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Radix sort is a non-comparative sorting algorithm that works by processing individual digits or characters of elements within a collection (e.g., integers or strings) from the least significant digit (or character) to the most significant digit (or character) or vice versa. It’s called “radix” because it sorts based on the value of digits or characters’ positions within the elements.

Here’s a general overview of how radix sort works:

1. Determine the maximum number of digits or characters: Before sorting, you need to find the maximum number of digits or characters in the elements you want to sort. This determines the number of passes the algorithm needs to perform.
2. Passes: Radix sort performs a series of passes, starting from the least significant digit (or character) and moving towards the most significant one or vice versa. In each pass, it distributes the elements into buckets based on the value of the digit (or character) at the current position. For example, if you’re sorting integers, you would use 10 buckets (0-9) for each digit position.
3. Bucketing: During each pass, the elements are distributed into buckets based on the value of the current digit or character. Elements with the same digit (or character) value go into the same bucket.
4. Collecting: After each pass, the elements are collected from the buckets in a specific order. The order depends on whether you’re sorting from the least significant digit to the most significant or vice versa.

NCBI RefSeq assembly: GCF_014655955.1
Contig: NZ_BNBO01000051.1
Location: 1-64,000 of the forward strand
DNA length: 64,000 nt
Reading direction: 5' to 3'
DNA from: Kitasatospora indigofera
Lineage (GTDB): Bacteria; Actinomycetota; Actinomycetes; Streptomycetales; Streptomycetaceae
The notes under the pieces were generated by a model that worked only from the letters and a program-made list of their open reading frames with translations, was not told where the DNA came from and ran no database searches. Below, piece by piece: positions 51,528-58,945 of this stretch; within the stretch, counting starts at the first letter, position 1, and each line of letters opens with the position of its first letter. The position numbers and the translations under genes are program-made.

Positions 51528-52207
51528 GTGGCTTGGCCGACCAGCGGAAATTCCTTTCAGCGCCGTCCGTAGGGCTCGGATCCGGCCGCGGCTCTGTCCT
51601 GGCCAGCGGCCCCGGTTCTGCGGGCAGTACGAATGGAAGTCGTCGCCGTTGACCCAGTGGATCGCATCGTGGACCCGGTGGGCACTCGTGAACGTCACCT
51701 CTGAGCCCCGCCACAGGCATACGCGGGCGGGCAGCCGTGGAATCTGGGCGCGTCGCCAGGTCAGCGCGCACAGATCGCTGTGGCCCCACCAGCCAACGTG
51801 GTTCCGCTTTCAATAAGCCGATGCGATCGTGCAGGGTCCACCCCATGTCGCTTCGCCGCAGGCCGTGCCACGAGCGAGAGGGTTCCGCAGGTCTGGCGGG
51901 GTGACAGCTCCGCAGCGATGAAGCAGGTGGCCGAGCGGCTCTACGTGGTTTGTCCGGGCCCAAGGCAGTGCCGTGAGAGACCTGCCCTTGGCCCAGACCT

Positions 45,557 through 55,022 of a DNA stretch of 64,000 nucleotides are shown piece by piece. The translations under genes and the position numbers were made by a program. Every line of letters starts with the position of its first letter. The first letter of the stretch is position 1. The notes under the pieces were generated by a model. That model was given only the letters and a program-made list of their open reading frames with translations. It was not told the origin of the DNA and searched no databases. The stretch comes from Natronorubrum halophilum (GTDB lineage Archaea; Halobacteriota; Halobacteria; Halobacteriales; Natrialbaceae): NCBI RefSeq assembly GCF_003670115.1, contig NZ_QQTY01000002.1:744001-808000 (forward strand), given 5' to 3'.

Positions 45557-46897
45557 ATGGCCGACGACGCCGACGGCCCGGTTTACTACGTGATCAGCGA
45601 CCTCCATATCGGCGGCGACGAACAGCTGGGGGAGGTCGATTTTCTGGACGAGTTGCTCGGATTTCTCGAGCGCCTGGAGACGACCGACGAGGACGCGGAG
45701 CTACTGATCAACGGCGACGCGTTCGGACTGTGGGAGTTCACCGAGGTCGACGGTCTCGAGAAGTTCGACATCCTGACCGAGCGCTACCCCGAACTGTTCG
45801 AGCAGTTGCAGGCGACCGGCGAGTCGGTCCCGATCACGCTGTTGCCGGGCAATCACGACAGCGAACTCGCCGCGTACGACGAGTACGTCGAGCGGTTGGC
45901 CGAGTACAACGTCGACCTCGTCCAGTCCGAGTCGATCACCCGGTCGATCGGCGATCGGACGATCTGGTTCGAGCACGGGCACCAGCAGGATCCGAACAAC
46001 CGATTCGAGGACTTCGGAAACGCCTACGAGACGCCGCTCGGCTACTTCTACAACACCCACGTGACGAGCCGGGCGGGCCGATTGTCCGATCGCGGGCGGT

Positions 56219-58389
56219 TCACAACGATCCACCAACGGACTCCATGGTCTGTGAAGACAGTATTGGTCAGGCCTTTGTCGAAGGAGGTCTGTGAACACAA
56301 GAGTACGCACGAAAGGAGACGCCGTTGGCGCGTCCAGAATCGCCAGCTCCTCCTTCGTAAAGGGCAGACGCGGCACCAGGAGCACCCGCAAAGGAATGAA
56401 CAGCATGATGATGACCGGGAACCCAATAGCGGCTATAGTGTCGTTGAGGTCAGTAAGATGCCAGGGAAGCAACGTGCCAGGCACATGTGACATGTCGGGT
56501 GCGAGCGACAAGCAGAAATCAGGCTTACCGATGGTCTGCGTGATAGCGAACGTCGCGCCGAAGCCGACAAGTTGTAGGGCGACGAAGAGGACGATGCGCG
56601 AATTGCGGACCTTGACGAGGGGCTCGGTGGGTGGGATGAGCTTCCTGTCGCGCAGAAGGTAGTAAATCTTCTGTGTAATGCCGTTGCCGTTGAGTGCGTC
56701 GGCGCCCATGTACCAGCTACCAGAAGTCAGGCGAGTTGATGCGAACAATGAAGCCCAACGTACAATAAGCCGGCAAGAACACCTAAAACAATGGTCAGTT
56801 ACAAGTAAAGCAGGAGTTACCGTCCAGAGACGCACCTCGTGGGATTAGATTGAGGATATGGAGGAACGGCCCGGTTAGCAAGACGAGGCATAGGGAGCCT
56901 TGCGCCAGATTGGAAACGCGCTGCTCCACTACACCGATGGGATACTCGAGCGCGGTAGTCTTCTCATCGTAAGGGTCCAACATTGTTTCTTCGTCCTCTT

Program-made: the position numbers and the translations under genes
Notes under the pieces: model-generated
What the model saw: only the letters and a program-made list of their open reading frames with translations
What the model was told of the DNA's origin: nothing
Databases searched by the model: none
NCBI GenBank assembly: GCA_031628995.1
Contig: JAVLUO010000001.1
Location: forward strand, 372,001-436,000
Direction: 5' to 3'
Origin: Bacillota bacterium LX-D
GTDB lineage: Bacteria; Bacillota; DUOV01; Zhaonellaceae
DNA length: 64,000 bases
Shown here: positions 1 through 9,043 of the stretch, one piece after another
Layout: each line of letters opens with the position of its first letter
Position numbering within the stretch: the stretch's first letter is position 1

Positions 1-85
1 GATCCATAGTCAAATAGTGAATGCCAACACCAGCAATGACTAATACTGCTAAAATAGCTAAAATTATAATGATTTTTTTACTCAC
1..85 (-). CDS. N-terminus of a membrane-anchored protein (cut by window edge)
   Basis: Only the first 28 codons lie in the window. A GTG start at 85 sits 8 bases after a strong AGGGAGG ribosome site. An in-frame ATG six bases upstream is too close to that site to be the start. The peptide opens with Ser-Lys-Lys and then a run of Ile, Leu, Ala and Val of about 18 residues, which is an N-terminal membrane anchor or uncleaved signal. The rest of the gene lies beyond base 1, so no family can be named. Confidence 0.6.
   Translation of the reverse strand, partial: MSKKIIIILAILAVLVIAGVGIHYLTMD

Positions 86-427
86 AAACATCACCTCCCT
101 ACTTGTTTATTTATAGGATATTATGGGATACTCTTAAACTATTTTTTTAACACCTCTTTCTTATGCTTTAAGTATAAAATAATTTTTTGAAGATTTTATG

5. Repeat: Steps 3 and 4 are repeated for each digit position, moving from the least significant to the most significant or vice versa. After processing all digits (or characters), the elements are sorted.
6. Final Sorted Array: The result is a sorted collection.

Radix sort is a stable sorting algorithm, meaning it preserves the relative order of equal elements. It has a linear time complexity of O(n * k), where “n” is the number of elements to be sorted, and “k” is the number of digits or characters in the maximum element. Radix sort is particularly useful when sorting integers with a fixed number of digits, and it can be faster than some other sorting algorithms like quicksort or merge sort in specific situations. However, it’s not as commonly used as some other sorting algorithms due to its limited applicability.

Radix sort is a non-comparative sorting algorithm that works by distributing elements into buckets based on their individual digits or characters. It sorts numbers or strings by processing each digit or character from the least significant to the most significant digit or character. Here’s a simple implementation of radix sort in C for sorting an array of integers:

``````#include <stdio.h>
#include <stdlib.h>

// Function to find the maximum number in the array
int getMax(int arr[], int n) {
int max = arr[0];
for (int i = 1; i < n; i++) {
if (arr[i] > max) {
max = arr[i];
}
}
return max;
}

// Function to perform counting sort based on a specific digit
void countSort(int arr[], int n, int exp) {
int output[n];
int count[10] = {0};

for (int i = 0; i < n; i++) {
count[(arr[i] / exp) % 10]++;
}

for (int i = 1; i < 10; i++) {
count[i] += count[i - 1];
}

for (int i = n - 1; i >= 0; i--) {
output[count[(arr[i] / exp) % 10] - 1] = arr[i];
count[(arr[i] / exp) % 10]--;
}

for (int i = 0; i < n; i++) {
arr[i] = output[i];
}
}

void radixSort(int arr[], int n) {
int max = getMax(arr, n);

for (int exp = 1; max / exp > 0; exp *= 10) {
countSort(arr, n, exp);
}
}

// Function to print an array
void printArray(int arr[], int n) {
for (int i = 0; i < n; i++) {
printf("%d ", arr[i]);
}
printf("\n");
}

int main() {
int arr[] = {170, 45, 75, 90, 802, 24, 2, 66};
int n = sizeof(arr) / sizeof(arr[0]);

printf("Original array: \n");
printArray(arr, n);